Gautam Gambhir called on the International Cricket Council to review the rules of ODI cricket. Gambhir tweeted his concerns over England being beaten by India by six wickets in the series’ second game in Pune, where a total of 673 points were scored. Gambhir in particular urged the ICC to consider three rules of ODI cricket, which if maintained, he said, can make ODI cricket extremely user-friendly and reduce the role of bowlers.
“The rules of the game seem so lopsided in favor of the batsmen that the bowlers seem redundant, ‘ranse too.’ @ICC urgently needs to review the circle rule, two new balls and bouncer restrictions. Otherwise, bowlers will be reduced to the scheduled bowling machines @bcci, ”Gambhir tweeted to ICC and BCCI.
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It was in 2011 that the ICC introduced the concept of two new balls operated from two ends in ODI cricket, which over the years has worked a lot in favor of batsmen, especially with the advent of cricket. T20. ODI games over the past few years have produced racing parties, leaving bowlers with very little to be desired. Since there are two new balls, neither gets old enough for bowlers to generate a reverse swing in the later stages of the innings.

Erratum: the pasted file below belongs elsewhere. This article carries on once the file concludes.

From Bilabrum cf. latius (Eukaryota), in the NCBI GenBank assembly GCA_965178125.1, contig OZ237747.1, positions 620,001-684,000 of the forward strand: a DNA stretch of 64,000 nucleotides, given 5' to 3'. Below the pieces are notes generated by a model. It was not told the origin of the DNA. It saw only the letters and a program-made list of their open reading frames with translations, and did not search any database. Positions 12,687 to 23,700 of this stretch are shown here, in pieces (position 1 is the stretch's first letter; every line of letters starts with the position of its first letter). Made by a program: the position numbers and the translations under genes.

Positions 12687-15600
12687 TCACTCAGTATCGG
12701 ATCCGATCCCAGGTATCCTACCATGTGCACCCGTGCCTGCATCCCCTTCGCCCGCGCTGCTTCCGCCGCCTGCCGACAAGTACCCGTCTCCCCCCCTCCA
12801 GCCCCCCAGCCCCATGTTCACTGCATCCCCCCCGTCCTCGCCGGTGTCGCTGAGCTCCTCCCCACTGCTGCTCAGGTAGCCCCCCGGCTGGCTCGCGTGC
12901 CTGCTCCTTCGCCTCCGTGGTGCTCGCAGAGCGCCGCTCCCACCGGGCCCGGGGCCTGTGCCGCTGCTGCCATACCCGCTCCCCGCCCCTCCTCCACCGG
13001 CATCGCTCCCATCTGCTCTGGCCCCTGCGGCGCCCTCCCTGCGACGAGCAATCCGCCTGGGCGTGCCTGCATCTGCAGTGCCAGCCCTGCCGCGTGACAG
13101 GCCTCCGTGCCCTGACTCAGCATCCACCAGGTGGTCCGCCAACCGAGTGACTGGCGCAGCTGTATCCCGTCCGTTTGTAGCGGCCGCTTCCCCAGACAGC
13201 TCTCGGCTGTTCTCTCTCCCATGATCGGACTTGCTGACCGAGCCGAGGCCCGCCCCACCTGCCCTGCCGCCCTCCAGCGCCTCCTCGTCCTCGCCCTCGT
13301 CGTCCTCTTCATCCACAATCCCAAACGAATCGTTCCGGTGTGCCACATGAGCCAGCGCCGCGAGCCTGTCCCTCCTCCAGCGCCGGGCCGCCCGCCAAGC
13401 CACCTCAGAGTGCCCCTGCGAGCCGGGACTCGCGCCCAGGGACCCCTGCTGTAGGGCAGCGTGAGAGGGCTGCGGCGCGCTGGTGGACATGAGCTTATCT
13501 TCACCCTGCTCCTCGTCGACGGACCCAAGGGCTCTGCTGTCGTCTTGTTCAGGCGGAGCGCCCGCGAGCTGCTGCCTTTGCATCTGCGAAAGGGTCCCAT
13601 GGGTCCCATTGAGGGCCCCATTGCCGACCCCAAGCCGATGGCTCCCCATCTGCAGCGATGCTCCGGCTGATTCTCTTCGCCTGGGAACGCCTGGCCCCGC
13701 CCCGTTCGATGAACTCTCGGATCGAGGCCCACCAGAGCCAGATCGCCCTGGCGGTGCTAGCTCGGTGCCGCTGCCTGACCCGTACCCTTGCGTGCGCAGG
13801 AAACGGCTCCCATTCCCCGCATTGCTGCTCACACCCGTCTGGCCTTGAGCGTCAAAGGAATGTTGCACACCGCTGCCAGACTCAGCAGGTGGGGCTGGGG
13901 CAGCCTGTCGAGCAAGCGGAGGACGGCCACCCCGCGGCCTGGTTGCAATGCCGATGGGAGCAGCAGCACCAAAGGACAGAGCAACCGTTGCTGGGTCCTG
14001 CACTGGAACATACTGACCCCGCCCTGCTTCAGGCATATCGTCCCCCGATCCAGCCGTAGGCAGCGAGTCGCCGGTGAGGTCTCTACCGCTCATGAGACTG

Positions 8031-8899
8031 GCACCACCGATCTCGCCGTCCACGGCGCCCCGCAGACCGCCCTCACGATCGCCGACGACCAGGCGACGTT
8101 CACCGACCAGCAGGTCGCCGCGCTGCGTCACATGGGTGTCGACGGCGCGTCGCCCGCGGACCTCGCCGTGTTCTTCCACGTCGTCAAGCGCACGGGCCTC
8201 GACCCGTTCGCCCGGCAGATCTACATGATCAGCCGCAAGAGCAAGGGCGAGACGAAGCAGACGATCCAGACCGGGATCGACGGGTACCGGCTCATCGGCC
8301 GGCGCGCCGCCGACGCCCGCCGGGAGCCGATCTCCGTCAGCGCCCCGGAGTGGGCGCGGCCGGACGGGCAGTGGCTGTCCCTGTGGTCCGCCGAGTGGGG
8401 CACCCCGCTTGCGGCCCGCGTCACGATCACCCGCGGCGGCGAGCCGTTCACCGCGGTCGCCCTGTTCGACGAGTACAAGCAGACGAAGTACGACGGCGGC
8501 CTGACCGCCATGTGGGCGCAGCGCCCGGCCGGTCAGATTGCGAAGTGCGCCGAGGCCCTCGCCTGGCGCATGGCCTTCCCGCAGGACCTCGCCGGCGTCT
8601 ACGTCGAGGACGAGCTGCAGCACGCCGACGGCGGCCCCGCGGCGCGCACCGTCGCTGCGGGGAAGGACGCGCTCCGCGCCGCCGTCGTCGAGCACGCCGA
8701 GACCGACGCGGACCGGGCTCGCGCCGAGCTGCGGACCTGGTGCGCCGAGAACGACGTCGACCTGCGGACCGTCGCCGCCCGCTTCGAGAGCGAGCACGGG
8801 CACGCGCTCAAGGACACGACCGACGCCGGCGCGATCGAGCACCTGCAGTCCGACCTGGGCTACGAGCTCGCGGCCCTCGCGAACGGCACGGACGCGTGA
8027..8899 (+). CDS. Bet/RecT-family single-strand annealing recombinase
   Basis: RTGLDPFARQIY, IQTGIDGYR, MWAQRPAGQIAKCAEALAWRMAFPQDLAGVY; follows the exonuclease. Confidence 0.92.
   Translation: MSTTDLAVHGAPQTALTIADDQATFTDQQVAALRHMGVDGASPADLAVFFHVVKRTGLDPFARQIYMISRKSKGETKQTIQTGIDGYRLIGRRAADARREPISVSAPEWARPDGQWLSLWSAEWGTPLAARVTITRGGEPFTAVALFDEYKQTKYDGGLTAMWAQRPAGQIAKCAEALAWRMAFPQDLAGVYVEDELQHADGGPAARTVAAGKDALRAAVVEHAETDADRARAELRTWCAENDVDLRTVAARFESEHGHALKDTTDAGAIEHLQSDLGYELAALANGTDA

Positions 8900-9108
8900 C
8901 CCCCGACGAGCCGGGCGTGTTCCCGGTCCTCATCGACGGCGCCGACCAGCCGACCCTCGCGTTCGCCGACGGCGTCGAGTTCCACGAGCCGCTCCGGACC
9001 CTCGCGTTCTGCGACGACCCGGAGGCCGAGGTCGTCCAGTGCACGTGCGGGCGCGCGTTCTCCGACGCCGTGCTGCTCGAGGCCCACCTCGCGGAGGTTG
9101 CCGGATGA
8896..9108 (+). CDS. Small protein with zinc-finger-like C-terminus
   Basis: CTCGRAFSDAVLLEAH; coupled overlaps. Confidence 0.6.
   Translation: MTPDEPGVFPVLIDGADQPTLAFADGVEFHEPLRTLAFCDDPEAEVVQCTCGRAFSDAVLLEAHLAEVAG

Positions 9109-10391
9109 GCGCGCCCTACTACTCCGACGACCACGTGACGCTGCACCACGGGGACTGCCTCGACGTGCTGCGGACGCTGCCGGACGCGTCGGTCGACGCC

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Regarding the bouncer rule, only one bouncer is allowed by the bowler, which again limits the bowler’s advantage. Then there are the commissioning restrictions, divided into three Powerplays. In the first power play of the 1-10 overs, only two outfielders are allowed outside the 30-yard circle. In the next 30 overs, which is 11 to 40, four outfielders are allowed and in the last 10 overs, five outfielders are allowed outside the 30-yard circle.
In 2018, as England recorded a world record total of 481/6 against Australia, improving on their previous record of 444, legendary Sachin Tendulkar expressed concern, calling the two-ball rule “ recipe for disaster ”. Over the years his feelings have been echoed by several former cricketers such as Waqar Younis and Sourav Ganguly to name a few.